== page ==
Recently, Wife (whom I’ve been trying to get into wargaming with me) and I decided to give the historical war game Saga a try.
I’m a huge sucker for historical war games, and even more of a sucker for 28mm or 15mm war games. However, locally, 32mm science fiction and fantasy rule the game tables, so I’ve never taken the plunge and just bought in. My flirtation with historical wargaming has always fallen flat, or opponent-less. Well thanks to marriage, and the fact my wife is forced to do my hobbies with me, this is a problem no longer!
So we took a bit of a gamble on Saga (but with the added benefit and insurance that even if we don’t play it, I can use the minis as Saxons and other enemies for Pendragon RPG nights). I’m going to be pseudo-documenting our journey into this game as we go!
We each got an army:
Saga covers a wide variety of armies and times (Roman/Arthurian Briton, Crusades, Viking Age), but we wanted to stick into one set game at the start. As the Saga: Dark Ages rulebook was all our local shop had in stock and this was an impulse purchase, Viking Age it is!
Two armies, two sets of custom dice, one rulebook later, and here I am assembling the minis.
Part of the deal of getting Wife into a wargame is I have to do some of the annoying parts (assembly), so I assembled our two boxes!
Let’s talk about that.
First, I assembled mine to get a feel for it. It wasn’t too bad. Most models need an arm or two, a head, and a shield attached, and then bases and done!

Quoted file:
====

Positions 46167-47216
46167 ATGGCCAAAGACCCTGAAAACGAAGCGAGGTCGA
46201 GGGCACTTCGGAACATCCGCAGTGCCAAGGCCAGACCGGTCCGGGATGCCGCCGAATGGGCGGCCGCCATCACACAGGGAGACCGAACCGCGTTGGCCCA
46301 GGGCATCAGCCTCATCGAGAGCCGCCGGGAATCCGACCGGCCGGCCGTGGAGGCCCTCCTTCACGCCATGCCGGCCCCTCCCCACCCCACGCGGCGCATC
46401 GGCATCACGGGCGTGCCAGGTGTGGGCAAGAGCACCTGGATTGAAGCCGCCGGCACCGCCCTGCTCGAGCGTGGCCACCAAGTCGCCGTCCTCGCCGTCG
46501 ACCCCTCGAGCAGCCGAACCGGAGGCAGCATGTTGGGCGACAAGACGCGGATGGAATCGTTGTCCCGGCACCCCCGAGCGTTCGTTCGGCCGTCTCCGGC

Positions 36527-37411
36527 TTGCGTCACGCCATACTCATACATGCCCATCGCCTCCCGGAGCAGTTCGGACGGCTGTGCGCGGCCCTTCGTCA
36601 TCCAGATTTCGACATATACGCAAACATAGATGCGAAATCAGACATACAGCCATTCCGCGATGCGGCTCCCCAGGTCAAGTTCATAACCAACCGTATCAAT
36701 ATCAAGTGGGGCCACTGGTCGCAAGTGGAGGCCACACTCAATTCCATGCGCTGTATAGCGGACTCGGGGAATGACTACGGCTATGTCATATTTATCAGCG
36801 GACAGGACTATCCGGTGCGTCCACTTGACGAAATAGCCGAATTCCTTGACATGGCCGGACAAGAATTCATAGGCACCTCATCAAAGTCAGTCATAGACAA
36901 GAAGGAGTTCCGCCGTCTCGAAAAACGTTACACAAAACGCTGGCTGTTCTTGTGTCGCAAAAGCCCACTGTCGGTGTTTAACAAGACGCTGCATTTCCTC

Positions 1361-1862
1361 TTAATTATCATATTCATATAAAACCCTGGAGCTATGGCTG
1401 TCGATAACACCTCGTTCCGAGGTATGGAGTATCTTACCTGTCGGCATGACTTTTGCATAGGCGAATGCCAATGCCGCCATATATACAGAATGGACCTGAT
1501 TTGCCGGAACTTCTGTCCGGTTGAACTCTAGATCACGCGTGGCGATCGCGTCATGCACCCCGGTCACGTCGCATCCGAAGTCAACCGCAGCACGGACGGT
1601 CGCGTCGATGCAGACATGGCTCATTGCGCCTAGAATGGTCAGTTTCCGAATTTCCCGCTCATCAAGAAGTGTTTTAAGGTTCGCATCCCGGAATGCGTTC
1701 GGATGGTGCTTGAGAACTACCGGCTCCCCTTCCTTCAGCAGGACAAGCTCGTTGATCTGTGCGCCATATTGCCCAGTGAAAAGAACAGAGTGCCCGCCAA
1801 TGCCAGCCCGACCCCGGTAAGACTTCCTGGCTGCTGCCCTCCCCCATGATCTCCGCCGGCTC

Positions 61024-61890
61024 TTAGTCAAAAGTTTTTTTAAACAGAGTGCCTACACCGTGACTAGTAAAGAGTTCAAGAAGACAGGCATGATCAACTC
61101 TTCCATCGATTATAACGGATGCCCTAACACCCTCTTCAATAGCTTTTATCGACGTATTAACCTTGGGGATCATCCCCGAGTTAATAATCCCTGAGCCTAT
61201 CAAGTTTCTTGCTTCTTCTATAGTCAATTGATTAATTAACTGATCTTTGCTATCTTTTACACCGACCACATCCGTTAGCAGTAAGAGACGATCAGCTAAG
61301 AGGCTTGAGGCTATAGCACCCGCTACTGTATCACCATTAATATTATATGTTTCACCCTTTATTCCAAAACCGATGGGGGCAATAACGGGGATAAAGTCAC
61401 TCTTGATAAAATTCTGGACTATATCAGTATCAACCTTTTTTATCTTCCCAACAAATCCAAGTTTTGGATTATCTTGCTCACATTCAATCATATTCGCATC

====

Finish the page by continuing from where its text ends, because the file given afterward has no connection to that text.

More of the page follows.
When doing my wife’s I took some photos of the process. Without further ado, here is a stream of terrible photos!
The box (in case that wasn’t clear). The box contains a full starter war-band (you need about two more units to fill up to a “full” army (as their rules indicate).
Sprues and bases!
The Viking Warlord in full assembly.
Started by separating out all the bases and begun with working on the Hirdmen, the elite guard unit for the Warlord.
In order to make things a little easier on first time wargamer Wife, I kept the weapons consistent for each unit of 4 Hirdmen. The game requires some unit cohesion, so to make things simpler and less complicated up front, each unit has the same weapons. Mechanically, they’ll function the same, but it makes spotting the units faster and just…better. I didn’t think to do this for mine, but I’m wishing I had.
So one unit of hand weapon Hirdmen, and one unit of Spear Hirdmen
While the Hirdmen were drying and setting, I started working on her Bondi (Warriors). These are sort of the rank and file of the game.
Hirdmen with heads and shields!
Spear Hirdmen with heads and shields!
Headless Bonid, armed with hand weapons. I did the same thing for the Bondi that I did for the Hirdmen and kept the weapons similar inside each unit to make quick spotting easier.
Not a bad day of assembly. 16 Bondi, 8 Hirdmen, and a Warlord took about 90 minutes.
The smaller scale took a bit to get used to and it’ll be interesting to paint. Luckily, I’m really excited about these ones, so I’m looking forward to getting to work with them. Post painting up my warband (Wife will paint hers), I plan to work up terrain. Yay for terraining (which is my favorite part of wargaming).
My goal is to get a starter game in this week and write up a battle report about how it went.
This looks like a fun road to journey down.